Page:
For someone who lives in the scorching-hot-nine-months-out-of-the-year South, I have a surprisingly large amount of blankets and over-sized sweatshirts. The blanket collection has been growing ever since I left home, with quilts my mother has gifted me, vintage afghan blankets I’ve found while thrifting, and a glut of cheap throws I always buy any time I spot one on sale at TJ Maxx or Target. The preponderance of too many oversized sweatshirts is due to the fact that I work from home and like to keep it comfy.
As I mentioned above, I live in Louisiana, where you honestly only “need” a blanket or a sweatshirt a few nights a year. So for the other 360 days, I don’t want thick, fluffy blankets, throws, sweaters, and sweatshirts taking up closet and drawer space in my (barely) 500-square-foot apartment. Actually, the only real place I have to store blankets and quilts is my tiny narrow linen closet in my bathroom.
Just three flimsy shelves to house over 10 bulky blankets, sheets, pillowcases, towels, and washclothes. After stacking even three quilts on the top shelf, one-third of my storage space is occupied. Removing an item from the precarious towel tower on shelf number two requires the determination of a champion Jenga player. Trying to locate my favorite set of pillowcases out of the pile of sheets and throws takes the steely focus of someone playing Operation.
I’ve tried strategically decorating my apartment with stacks of blankets to alleviate my linen storage woes, but honestly when summer comes around it’s so balmy here even looking at a blanket can make it feel hotter.
And while I technically have enough room for all my sweatshirts and sweaters in my bedroom dresser, it’s only possible if they are all rolled up tightly and I never actually have to take anything out of that drawer (because the organization will completely unravel during even the smallest of t-shirt searches).
I bet I’m not the only one with a problem like this—having lots of soft items taking up unnecessary storage space in a small home in the off season.
But this weekend I vacuum-storage packed all of my blankets (save the two left out for my bed) and winter soft clothes (goodbye, oversized perfect lounge wear for the next eighth months) and I am swimming in so much extra storage space I might actually be able to get a towel out of my linen closet now without the entire tower tumbling to my bathroom floor.
They aren’t a new invention—the vacuum storage bag—and yet the fact that they’re not in everyone’s small-space storage arsenal surprises me. A small initial investment of money (in my case, I purchased a two-cube variety bag from my local Lowe’s store this weekend for about $17 bucks, plus I had another extra-large bag in my closet). I stuffed about five blankets and quilts in one, turning a bulky stack into a slim(-ish), air-free, water-tight package I’m able to stand up vertically on my linen closet’s top shelf.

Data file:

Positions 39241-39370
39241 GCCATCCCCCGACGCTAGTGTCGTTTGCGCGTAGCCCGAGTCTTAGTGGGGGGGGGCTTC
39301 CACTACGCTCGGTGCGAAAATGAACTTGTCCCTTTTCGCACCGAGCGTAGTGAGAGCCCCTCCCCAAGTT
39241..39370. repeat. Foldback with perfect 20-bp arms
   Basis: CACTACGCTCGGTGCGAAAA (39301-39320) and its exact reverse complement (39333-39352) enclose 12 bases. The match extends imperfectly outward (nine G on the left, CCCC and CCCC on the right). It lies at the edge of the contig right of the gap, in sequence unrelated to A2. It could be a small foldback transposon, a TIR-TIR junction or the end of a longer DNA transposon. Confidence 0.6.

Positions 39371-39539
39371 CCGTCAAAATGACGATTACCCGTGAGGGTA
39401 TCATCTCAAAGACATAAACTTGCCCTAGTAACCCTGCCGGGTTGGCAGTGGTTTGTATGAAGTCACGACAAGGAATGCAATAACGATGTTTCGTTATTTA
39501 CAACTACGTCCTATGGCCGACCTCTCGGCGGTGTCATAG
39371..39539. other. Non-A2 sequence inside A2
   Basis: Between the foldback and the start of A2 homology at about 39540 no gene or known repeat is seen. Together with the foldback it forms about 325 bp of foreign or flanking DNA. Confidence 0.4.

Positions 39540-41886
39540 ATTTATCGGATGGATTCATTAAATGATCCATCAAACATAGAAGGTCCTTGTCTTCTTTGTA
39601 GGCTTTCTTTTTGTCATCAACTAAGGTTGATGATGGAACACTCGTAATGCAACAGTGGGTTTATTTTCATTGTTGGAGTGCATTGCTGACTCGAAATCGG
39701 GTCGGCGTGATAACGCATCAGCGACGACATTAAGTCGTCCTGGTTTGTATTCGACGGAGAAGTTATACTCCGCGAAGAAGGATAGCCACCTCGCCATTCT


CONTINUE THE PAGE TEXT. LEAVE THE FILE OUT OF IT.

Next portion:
On Sunday I pulled every long-sleeved thing out of my bottom dresser drawer—plus way too many pairs of tights—stuffed them all unceremoniously into a big cube, sucked all the air out, and now a tight little tamale of winter wear is sitting quietly on the top shelf of my closet, awaiting a day when the temperatures might be under 90 degrees again.
The big downside, as you may have surmised already from this post’s very unimpressive photographs: This solution is affordable and easy, but it ain’t attractive. When compressed, the giant plastic bags resemble sad, deflated clear beach balls. You won’t be opening your linen closet doors and coming face-to-face with a Martha Stewart-quality stack of linens, inspiring you to live your best life.
But since I’ve decided to make my home in a city under sea level, overflowing with humidity, an undulating parade of bugs, and an alarming amount of mildew, having my soft goods hermetically sealed away until I’m ready to use them again—knowing moisture and insects will be kept out—is worth the unimpressive “after” photo of vacuum storage-bags of your stuff. And the fact that I have never read the directions and never fold anything that I put in the bags means this is a lazy-proof, imperfect storage system that just about anyone can use.